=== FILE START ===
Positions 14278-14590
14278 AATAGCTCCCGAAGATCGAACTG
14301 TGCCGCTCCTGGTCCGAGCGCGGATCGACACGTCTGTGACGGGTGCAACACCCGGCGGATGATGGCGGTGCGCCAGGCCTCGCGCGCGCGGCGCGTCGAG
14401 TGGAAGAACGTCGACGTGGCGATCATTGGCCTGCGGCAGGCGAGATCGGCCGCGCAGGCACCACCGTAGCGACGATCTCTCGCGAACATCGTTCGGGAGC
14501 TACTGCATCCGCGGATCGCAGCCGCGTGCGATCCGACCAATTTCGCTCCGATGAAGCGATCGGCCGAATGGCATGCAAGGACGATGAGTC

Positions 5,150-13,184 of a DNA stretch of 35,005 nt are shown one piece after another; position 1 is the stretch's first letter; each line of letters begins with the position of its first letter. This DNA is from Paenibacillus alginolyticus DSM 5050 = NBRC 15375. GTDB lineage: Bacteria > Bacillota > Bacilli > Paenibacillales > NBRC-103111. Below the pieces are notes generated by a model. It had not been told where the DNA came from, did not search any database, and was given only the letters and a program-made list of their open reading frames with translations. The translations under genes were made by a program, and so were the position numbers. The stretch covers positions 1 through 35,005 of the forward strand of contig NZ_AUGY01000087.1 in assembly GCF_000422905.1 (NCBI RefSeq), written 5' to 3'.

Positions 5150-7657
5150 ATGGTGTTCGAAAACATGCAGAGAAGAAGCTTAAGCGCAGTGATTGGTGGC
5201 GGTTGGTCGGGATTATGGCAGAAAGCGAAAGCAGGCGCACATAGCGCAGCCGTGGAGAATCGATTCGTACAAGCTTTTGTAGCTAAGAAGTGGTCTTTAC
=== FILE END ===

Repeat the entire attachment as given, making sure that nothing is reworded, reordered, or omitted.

Positions 14278-14590
14278 AATAGCTCCCGAAGATCGAACTG
14301 TGCCGCTCCTGGTCCGAGCGCGGATCGACACGTCTGTGACGGGTGCAACACCCGGCGGATGATGGCGGTGCGCCAGGCCTCGCGCGCGCGGCGCGTCGAG
14401 TGGAAGAACGTCGACGTGGCGATCATTGGCCTGCGGCAGGCGAGATCGGCCGCGCAGGCACCACCGTAGCGACGATCTCTCGCGAACATCGTTCGGGAGC
14501 TACTGCATCCGCGGATCGCAGCCGCGTGCGATCCGACCAATTTCGCTCCGATGAAGCGATCGGCCGAATGGCATGCAAGGACGATGAGTC

Positions 5,150-13,184 of a DNA stretch of 35,005 nt are shown one piece after another; position 1 is the stretch's first letter; each line of letters begins with the position of its first letter. This DNA is from Paenibacillus alginolyticus DSM 5050 = NBRC 15375. GTDB lineage: Bacteria > Bacillota > Bacilli > Paenibacillales > NBRC-103111. Below the pieces are notes generated by a model. It had not been told where the DNA came from, did not search any database, and was given only the letters and a program-made list of their open reading frames with translations. The translations under genes were made by a program, and so were the position numbers. The stretch covers positions 1 through 35,005 of the forward strand of contig NZ_AUGY01000087.1 in assembly GCF_000422905.1 (NCBI RefSeq), written 5' to 3'.

Positions 5150-7657
5150 ATGGTGTTCGAAAACATGCAGAGAAGAAGCTTAAGCGCAGTGATTGGTGGC
5201 GGTTGGTCGGGATTATGGCAGAAAGCGAAAGCAGGCGCACATAGCGCAGCCGTGGAGAATCGATTCGTACAAGCTTTTGTAGCTAAGAAGTGGTCTTTAC